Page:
Division Among The Dorrances Some Favoring Campbell Sale

Posted: December 22, 1989

Long-simmering differences within the Dorrance family, Campbell Soup Co.'s majority shareholder, came to a boil yesterday as family members appeared to separate into two camps - those who might consider the sale of the company and those who would not.

The divisions were revealed in Securities and Exchange Commission filings in which three key family members announced their intentions to keep the company independent.

Analysts described the filings as a reaction by family "loyalists" to the dissolution of a major family voting trust earlier in the week and to statements by other family members that they were "re-evaluating" their stock holdings in Campbell.

The net effect of the week's events, analysts agreed, has been to erode - and perhaps end - the Dorrances' longtime majority hold on Campbell and to signal to Wall Street that a "For Sale" sign hangs over the Camden-based company.

"Is it in play? Sure," said Ronald B. Morrow, an analyst for Smith Barney, Harris Upham & Co. Inc. in New York. "You can bet every investment banker on (Wall Street) is now putting together numbers and showing them to people."

Said John M. McMillin of Prudential-Bache Securities Inc.: "The dirty laundry is out, and the people who are determined to keep Campbell independent may no longer be in the majority."

The Dorrance family controls a total of 57.8 percent of the company's outstanding stock.

Trading in Campbell stock on the New York Stock Exchange yesterday was halted temporarily in advance of the announcement of the SEC filings. The company also announced the election of two additional family members to the board of directors: Mary Alice Dorrance Malone, a Chester County horsewoman, and Charlotte D. Colket Weber of New York and Ocala, Fla.

Both are grandchildren of John T. Dorrance Sr., the chemist who invented condensed soup in 1897, and both are believed to favor an independent Campbell. The price of Campbell stock, still fueled by takeover speculation, rose $2.87 1/2 to $56.75 after trading resumed.

Family members did not return telephone calls yesterday. Their stake in the company is worth $4.2 billion at current prices - although they no longer speak in one voice.

"Everyone is now fending for themselves," said McMillin.

The loyalist camp, according to analysts and sources close to the family, includes the three children of the late John T. Dorrance Jr., who are the family members that made the SEC filings yesterday. Jack Dorrance, as he was known, was the unchallenged family leader for four decades until his death last April.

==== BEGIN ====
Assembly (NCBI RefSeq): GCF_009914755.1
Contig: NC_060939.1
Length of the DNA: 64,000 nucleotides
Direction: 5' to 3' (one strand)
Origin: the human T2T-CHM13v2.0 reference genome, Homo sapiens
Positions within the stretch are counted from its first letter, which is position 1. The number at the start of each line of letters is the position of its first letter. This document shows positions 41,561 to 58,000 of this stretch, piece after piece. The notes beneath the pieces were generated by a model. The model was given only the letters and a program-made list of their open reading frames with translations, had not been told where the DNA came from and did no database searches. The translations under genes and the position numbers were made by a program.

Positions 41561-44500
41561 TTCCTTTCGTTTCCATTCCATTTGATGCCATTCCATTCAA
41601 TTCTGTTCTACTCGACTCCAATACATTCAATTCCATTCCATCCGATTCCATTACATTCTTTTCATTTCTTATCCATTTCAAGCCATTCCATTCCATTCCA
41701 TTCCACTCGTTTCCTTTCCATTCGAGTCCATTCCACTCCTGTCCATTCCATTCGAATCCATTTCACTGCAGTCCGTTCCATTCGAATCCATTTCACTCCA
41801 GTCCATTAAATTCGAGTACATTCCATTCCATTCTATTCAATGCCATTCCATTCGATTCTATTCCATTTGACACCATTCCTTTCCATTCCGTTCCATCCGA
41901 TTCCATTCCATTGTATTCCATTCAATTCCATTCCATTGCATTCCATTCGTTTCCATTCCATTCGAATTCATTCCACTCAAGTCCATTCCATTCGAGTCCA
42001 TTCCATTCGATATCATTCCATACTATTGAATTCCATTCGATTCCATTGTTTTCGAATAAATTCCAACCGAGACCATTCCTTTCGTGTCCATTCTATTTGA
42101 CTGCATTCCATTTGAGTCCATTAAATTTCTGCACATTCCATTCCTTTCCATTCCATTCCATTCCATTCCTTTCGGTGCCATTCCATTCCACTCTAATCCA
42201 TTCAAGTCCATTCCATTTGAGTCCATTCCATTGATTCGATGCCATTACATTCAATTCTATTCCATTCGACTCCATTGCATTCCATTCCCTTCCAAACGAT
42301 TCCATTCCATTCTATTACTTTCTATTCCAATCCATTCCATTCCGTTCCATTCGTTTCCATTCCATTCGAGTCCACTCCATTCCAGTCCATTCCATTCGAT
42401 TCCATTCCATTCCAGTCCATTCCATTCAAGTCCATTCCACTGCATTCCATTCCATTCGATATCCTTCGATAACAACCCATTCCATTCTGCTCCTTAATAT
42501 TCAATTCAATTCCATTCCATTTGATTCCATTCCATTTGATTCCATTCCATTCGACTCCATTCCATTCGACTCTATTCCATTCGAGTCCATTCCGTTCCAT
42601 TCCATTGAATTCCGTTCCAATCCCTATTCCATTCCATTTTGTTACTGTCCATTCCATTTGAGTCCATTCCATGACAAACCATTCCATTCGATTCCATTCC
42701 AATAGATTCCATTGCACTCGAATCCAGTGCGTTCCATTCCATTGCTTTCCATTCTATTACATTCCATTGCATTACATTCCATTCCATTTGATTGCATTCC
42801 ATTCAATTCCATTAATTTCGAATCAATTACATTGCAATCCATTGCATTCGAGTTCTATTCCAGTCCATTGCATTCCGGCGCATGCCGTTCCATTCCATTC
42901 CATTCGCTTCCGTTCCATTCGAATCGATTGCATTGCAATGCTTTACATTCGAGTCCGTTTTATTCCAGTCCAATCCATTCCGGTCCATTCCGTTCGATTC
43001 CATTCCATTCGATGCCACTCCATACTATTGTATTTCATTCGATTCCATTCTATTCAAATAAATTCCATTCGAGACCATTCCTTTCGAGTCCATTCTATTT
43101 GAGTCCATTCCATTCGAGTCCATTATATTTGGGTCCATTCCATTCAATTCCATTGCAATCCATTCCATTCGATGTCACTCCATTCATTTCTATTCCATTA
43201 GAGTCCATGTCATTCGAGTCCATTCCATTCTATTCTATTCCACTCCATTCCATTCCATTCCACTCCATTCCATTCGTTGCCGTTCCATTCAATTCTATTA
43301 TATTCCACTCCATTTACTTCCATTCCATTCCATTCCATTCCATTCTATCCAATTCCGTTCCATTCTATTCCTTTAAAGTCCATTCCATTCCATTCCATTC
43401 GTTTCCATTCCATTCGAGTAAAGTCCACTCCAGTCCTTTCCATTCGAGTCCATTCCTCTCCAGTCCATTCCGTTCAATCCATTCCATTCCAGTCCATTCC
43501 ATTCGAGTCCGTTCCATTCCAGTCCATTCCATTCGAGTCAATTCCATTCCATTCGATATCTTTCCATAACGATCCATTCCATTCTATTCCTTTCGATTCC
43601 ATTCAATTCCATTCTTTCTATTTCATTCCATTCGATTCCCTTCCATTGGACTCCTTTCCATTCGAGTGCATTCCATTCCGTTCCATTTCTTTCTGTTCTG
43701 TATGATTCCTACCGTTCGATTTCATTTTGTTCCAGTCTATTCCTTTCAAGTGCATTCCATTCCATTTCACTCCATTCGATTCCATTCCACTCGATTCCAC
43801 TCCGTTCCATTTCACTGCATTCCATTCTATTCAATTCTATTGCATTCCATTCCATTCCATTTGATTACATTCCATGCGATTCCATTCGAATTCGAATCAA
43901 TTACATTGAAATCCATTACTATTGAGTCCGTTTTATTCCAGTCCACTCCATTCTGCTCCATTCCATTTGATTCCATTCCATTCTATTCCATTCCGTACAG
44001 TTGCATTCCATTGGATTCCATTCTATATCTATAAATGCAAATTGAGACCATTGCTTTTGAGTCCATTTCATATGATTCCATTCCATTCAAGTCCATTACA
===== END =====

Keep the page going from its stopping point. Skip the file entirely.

His children are Malone and two sons, John T. 3d of Devil's Tower, Wyo., and Bennett Dorrance of Phoenix. The sons already are directors of the company.

Each of the three children owns about 8 million shares of Campbell stock, and together they control an additional 16.6 million shares in a trust. All told, they control 31.3 percent of the company.

The family's remaining 34 million shares, amounting to 26.5 percent of the company, had been owned by another family voting trust. But on Monday, an SEC filing revealed that the voting trust had been dissolved, and the shares had been returned to their original owners.

In addition to Bennett Dorrance, the trustees of the voting trust have been Tristram C. Colket Jr. of Paoli; Charles H. Norris Jr., a Main Line investor, and John A. van Beuren of Middletown, R.I.

Colket, who ran the Altair commuter airlines until it filed for Chapter 11 bankruptcy protection, is believed to be loyal to Campbell. But Norris and van Beuren, both of whom married granddaughters of John T. Dorrance Sr., are believed to be receptive to a sale.

Van Beuren's wife, Hope Hill van Beuren, is said to have triggered much of the week's tumult with her announcement on Tuesday that she was re-evaluating her 6.2 percent stake in Campbell.

Yesterday, Dorrance H. "Dodo" Hamilton, another granddaughter, said she, too, was re-evaluating her 7 percent stake in the company. Hamilton, a resident of Haverford, had been considered a family loyalist.

Despite the family divisions, however, analysts said a bid for Campbell might not emerge immediately.

For one thing, the weakening junk-bond market no longer affords takeover companies a source of reliable funds. For another, tax considerations might lead the Dorrance family members to favor a stock swap, rather than a cash

purchase. That, too, would limit the list of suitors, analysts said.

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